Aristotle and Dante Discover the Secrets of the Universe by Benjamin Alire Sáenzby
Review by Joe Thompson
Marvelling over the beautiful cover and beguiling title, I bought this book on impulse and, honestly, was not prepared for what came next.
The story unfolds from the perspective of Ari, a 15 year old boy who holds himself aloof whilst struggling to work himself out. Through a collection of memories, diary entries, letters and conversations, Ari’s world unfolds with a meticulously paced cadence.
Ari has an older brother in prison about whom he knows nothing and about whom nothing is said. He has a hard time talking about how this makes him feel. He can talk to his Mum, but stumbles often into the silence of her denial, and his father left his voice back in Vietnam.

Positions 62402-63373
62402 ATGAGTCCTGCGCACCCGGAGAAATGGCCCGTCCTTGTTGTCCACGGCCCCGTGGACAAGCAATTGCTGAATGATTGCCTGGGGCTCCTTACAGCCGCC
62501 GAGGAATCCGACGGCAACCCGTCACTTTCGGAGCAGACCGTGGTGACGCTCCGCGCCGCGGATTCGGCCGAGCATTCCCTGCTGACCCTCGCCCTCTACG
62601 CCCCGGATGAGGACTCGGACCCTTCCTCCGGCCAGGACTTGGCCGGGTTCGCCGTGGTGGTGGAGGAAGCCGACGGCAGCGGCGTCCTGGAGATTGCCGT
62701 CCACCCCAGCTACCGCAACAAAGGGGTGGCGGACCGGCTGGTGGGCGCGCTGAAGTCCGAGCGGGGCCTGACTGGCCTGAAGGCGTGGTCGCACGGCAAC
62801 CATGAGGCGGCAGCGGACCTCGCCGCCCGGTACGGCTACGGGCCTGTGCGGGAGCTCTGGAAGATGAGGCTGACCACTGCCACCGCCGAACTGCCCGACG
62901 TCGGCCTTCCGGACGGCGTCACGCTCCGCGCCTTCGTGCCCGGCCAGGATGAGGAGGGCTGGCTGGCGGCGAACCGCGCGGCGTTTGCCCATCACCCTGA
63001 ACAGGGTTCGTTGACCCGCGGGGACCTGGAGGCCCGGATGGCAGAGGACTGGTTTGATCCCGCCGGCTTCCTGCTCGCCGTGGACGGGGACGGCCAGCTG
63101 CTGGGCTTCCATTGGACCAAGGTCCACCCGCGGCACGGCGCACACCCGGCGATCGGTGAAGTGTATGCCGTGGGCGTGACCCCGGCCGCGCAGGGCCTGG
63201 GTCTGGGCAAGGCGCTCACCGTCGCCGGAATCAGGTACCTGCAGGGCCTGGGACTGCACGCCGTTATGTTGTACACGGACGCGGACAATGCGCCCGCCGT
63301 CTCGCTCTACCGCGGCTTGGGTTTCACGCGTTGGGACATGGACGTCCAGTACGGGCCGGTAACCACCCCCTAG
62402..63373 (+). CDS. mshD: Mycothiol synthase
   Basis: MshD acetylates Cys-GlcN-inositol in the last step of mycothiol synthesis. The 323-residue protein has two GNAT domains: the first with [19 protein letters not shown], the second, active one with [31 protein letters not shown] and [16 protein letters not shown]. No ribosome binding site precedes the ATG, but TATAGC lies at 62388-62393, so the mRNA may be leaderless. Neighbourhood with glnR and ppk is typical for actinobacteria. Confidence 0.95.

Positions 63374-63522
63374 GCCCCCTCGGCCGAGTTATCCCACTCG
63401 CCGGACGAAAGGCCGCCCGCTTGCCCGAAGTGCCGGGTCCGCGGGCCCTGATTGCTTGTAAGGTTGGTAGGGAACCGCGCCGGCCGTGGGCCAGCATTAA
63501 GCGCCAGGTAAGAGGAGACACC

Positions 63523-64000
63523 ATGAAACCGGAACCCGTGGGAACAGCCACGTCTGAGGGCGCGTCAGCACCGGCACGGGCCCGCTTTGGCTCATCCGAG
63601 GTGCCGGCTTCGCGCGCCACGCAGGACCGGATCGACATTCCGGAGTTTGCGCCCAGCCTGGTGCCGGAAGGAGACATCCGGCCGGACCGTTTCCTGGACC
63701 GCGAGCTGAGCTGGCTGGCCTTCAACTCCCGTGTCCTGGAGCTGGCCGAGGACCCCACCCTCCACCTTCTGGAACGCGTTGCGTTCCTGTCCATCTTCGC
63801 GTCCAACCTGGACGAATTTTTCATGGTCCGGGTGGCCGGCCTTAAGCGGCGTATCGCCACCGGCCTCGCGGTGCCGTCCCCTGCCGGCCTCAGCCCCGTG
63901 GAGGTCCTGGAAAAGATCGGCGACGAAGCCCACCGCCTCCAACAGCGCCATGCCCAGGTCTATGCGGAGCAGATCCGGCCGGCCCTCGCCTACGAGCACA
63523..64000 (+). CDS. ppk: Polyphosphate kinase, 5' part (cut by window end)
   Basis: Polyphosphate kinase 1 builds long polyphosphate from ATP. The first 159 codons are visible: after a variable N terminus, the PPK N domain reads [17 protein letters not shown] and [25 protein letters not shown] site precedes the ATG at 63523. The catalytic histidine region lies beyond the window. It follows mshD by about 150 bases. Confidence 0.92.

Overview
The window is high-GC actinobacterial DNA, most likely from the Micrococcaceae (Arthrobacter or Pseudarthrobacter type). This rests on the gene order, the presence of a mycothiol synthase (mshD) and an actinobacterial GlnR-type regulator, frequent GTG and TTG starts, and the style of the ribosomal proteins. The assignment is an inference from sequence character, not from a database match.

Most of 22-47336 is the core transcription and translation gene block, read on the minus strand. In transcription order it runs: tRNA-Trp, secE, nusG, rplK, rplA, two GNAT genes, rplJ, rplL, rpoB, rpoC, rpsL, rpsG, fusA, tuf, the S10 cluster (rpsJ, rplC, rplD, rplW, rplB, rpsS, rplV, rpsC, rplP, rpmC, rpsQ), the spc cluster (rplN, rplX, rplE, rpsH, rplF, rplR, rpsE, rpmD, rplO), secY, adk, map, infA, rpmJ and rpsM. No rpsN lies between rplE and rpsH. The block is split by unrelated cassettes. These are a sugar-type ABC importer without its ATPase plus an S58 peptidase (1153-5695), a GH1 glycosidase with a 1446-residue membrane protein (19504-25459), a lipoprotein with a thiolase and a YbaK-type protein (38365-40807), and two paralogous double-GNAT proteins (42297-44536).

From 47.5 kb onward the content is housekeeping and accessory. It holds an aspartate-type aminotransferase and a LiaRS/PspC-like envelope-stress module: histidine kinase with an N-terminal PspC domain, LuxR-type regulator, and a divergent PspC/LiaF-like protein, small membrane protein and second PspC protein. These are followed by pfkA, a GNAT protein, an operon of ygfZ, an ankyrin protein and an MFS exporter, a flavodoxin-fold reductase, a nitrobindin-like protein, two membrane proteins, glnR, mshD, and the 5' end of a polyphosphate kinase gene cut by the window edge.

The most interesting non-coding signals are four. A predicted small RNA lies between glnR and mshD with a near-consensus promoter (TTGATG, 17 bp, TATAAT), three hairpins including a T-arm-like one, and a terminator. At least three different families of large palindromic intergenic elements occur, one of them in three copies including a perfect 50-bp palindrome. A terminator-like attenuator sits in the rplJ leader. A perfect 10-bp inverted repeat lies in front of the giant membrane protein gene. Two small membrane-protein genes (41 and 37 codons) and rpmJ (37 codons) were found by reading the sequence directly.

At the pool one day, Ari meets Dante. Articulate, smart, kind Dante, who wants to teach Ari how to swim. The two boys form an immediate friendship and, together, begin to discover one of life’s first mysteries: laughter.
Dante doesn’t live in a mean world like Ari does. He loves art and poetry and literature with a capital L, and soon introduces Ari to his unique perspective on the universe. To Ari’s street-wise guardedness, Dante brings a fierce honesty and openness, which lands him more than once in danger.
Though different, the two boys acknowledge each other in their own way, and Sáenz’s writing here is neither clichéd nor contrived. A telephone conversation filled with awkward silence, or a half-drawn sketch one boy makes of the other, brings sharp focus to the depth of feeling between the two. This novel is a stunning example of “show, don’t tell”.
Through Dante, Ari uncovers the secrets of the universe, leading him to the revelation at the end of the book which was, for me, just pure joy to read.